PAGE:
For me it’s sidewalks pulled open by tough green weeds. It’s gas stations and hoodies and carnivals at night. It’s all those kids who never cared what my parents did or what college I planned to go to, only if I could come over and stay up till 3am laughing and memorizing lyrics to rap songs we didn’t fully understand.
The North Shore? We’d never heard of it. Only South Chi Heights for us. Saint Laurent? Pass. We wore clean Nikes and tight jeans. Still do. Friday night wasn’t Friday night unless we were in a set of bleachers somewhere, whether it was freezing to death on the field in October or munching Sour Punch Straws by the court pretending to watch the game. Whatever we were doing, we were there. We knew everyone, and everyone knew us, and whether we realized it then or not, it was a good thing.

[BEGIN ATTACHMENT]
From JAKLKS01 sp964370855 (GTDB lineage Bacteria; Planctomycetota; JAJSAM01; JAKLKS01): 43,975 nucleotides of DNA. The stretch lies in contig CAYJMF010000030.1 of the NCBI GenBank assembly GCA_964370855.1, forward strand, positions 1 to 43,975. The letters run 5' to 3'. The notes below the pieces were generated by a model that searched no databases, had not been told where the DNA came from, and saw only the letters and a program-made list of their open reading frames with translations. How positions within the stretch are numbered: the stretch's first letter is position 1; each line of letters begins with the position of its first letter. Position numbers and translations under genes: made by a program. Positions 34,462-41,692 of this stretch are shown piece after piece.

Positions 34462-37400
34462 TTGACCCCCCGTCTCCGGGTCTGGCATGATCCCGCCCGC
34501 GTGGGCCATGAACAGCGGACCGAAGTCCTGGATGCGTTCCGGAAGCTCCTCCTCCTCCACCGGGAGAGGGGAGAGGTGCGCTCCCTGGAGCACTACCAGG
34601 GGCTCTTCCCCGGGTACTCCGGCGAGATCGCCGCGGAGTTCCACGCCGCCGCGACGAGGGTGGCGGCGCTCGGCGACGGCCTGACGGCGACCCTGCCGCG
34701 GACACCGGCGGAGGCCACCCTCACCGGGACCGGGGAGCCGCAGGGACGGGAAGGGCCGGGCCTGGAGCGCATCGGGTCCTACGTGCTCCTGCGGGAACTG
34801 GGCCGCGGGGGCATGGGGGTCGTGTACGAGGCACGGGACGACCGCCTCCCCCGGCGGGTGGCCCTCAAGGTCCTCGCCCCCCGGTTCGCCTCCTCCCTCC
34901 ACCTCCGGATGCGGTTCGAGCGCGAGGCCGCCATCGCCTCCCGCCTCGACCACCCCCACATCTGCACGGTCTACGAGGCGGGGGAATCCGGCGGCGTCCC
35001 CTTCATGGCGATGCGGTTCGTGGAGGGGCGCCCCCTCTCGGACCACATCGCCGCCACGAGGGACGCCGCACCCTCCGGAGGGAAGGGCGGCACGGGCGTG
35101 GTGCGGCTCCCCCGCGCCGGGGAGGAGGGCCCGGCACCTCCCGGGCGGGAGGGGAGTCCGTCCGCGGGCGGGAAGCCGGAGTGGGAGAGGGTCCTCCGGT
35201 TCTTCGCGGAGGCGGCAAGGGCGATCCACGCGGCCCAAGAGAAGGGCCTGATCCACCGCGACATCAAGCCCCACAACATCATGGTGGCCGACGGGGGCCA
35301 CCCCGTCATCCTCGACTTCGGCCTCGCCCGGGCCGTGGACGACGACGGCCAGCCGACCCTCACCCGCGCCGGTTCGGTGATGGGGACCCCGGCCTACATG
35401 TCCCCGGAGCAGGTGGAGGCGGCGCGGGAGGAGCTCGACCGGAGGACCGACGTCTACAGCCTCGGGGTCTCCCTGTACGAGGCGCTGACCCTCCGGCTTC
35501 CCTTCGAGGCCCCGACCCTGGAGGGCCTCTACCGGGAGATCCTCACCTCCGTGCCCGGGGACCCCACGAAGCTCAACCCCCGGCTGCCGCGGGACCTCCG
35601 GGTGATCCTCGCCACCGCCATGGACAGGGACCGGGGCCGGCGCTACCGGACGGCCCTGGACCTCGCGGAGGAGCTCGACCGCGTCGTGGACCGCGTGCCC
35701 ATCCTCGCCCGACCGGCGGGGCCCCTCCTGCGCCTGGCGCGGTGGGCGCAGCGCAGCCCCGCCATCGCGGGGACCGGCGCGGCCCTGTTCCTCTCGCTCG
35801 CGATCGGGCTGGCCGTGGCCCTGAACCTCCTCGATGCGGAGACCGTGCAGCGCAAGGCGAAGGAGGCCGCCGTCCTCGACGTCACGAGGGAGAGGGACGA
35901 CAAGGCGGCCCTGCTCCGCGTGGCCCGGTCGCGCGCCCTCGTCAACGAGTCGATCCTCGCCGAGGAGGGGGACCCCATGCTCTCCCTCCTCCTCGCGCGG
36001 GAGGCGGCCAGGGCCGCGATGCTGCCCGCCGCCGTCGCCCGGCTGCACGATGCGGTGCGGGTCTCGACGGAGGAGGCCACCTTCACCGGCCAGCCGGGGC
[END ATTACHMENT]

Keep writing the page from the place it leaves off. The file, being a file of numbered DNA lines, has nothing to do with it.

Kant, Hegel, and Lacan? We didn’t know who they were. They weren’t “the greats” to us. We knew Jordan and Pippen and Rodman. We rode on the backs of our friends’ bikes and later in the backs of their cars, doing donuts in the empty high school parking lot late at night. We sat around bonfires until the last coals burned out. We made out, we snuck out, we broke up, we made up. We watched our friends make shots, make grades, or just barely make it. We cried with them, sang with them, and walked with them through halls that were ours. We drove with them down streets that were ours. Streets that were in desperate need of buildings that weren’t vacant or liquor stores—maybe, but they were ours, and we were each other’s. We might be far from those days or from those people, but they’re still a part of us, and we can’t forget where we came from.